There will be a procession through the capital to Kigali's National Stadium where are many as 30,000 are expected to participate in an evening candlelight ceremony.
"Twenty-five years ago, Rwanda fell into a deep ditch due to bad leadership, today, we are a country of hope and a nation elevated," Agnes Mutamba, 25, a teacher who was born during the genocide told The Associated Press in Kigali.
"Today, the government has united all Rwandans as one people with the same culture and history and is speeding up economic transformation," said Oliver Nduhungihere, Rwanda's state foreign affairs minister.
The mass killing of Rwanda's Tutsi minority was ignited on April 6, 1994, when a plane carrying President Juvénal Habyarimana was shot down and crashed in Kigali, killing the leader who, like the majority of Rwandans, was an ethnic Hutu.
The Tutsi minority was blamed for downing the plane and the bands of Hutu extremists began slaughtering the Tutsi, with support from the army, police, and militias.
Kagame's government has previously accused Hutu-led government of 1994 of being responsible for shooting down the plane and has blamed the French government for turning a blind eye to the genocide.
On Friday, French President Emmanuel Macron ordered a government study into the country's role in Rwanda before and during its 1994 genocide. Macron ordered a commission of researchers and historians to investigate the "role and involvement of France" in Rwanda from 1990-1994. It is to make conclusions within two years.
Kagame has won praise ending that violence and making advances in economic development and health care, although he is criticized for authoritarian control.
Ethnic reconciliation is a cornerstone of the rule of Kagame, Rwanda's de facto leader since the genocide ended in 1994 and the country's president since 2000. He is credited with bringing Rwanda stability, economic growth, and improved health and education.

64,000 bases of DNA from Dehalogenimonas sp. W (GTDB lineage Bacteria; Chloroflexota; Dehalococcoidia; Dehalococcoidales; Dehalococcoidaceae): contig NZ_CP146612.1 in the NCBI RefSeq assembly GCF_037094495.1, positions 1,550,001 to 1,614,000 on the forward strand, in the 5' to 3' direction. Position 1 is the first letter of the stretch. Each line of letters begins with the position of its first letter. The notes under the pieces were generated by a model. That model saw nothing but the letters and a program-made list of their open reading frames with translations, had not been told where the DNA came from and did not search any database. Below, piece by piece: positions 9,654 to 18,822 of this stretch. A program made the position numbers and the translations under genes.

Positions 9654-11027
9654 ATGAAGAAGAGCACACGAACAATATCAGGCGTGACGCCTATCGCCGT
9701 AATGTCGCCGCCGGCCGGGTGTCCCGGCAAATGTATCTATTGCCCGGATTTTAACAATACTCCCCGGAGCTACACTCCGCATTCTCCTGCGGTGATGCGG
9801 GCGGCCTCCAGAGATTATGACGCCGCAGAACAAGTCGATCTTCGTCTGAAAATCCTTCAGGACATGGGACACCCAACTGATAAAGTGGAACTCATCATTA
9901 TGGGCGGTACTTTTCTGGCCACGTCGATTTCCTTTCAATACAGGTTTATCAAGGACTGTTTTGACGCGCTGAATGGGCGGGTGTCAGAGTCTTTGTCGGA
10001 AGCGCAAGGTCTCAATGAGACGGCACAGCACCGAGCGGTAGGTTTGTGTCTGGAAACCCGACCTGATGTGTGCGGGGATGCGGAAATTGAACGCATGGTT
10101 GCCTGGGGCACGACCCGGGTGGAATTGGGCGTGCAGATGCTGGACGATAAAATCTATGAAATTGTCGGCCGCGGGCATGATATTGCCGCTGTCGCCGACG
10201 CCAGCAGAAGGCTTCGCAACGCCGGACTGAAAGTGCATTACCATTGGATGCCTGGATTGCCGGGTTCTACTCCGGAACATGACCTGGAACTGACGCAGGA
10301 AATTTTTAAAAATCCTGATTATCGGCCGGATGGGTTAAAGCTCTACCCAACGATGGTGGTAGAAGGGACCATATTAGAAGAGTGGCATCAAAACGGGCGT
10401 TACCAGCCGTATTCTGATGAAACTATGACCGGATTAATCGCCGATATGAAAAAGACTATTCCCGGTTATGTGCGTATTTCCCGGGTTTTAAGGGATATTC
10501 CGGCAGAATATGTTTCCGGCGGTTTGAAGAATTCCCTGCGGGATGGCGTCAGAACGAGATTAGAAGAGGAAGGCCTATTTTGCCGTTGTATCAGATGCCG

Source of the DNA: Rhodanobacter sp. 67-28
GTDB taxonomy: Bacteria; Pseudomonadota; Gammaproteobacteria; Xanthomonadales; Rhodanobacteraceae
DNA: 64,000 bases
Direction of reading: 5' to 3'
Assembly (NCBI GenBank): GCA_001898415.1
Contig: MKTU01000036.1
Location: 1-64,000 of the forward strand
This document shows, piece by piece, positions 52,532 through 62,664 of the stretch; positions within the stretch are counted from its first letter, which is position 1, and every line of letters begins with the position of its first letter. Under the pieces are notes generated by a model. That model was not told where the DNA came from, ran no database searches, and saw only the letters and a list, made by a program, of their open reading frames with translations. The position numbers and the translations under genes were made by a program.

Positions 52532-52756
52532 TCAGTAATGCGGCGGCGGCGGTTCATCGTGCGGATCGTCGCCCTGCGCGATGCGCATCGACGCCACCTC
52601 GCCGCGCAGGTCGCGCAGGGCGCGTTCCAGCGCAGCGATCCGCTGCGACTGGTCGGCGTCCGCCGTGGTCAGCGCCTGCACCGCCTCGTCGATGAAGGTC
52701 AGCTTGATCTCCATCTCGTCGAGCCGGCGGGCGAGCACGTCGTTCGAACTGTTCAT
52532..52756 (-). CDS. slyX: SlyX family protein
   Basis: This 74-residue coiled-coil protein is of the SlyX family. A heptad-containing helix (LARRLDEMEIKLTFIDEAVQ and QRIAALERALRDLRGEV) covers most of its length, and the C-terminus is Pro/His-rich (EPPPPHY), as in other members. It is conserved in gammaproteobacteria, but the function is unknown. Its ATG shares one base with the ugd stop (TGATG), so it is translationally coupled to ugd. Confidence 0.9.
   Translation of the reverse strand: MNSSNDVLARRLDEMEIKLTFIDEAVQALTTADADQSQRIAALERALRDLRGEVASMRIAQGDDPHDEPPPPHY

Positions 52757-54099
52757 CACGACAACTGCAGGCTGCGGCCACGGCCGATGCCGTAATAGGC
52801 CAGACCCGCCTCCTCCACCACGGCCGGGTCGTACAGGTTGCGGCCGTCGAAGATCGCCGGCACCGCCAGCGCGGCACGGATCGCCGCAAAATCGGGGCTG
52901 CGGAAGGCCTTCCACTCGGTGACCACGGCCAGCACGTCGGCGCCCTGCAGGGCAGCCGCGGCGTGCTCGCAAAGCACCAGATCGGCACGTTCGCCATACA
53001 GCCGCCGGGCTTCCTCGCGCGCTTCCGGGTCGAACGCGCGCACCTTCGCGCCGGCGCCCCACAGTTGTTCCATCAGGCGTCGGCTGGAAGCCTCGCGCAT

However, Kagame's critics charge that he is intolerant of criticism and his government is repressive, jailing opposition leaders. Some opponents say that Rwanda's reconciliation is forced.
A quarter-century after the genocide, bodies of victims are still being found. Last year, authorities in Rwanda found discovered mass graves they say contain 5,400 bodies of genocide victims.
"Twenty-five years on, the victims and survivors should remain the center of everyone's thoughts, but we should also take stock of progress and the need to ensure accountability for all those who directed these horrific acts," Human Rights Watch said.
Algiers, Apr 3 (AP/UNB) — Algerian President Abdelaziz Bouteflika stepped down on Tuesday after 20 years in office, and six weeks of massive nationwide protests aimed at pushing him and his much-criticized inner circle from power to create a real democracy in the gas-rich nation.
The announcement followed soon after a sternly-worded call from the powerful army chief for Bouteflika, 82 and ailing, to "immediately" bow out.
Crowds celebrated peacefully in the capital Algiers soon after his announcement. Honking car horns, singing songs and waving Algerian flags, hundreds gathered Tuesday night at the central post office — a plaza that has become a symbol of the protest movement. Police watched from the sidelines.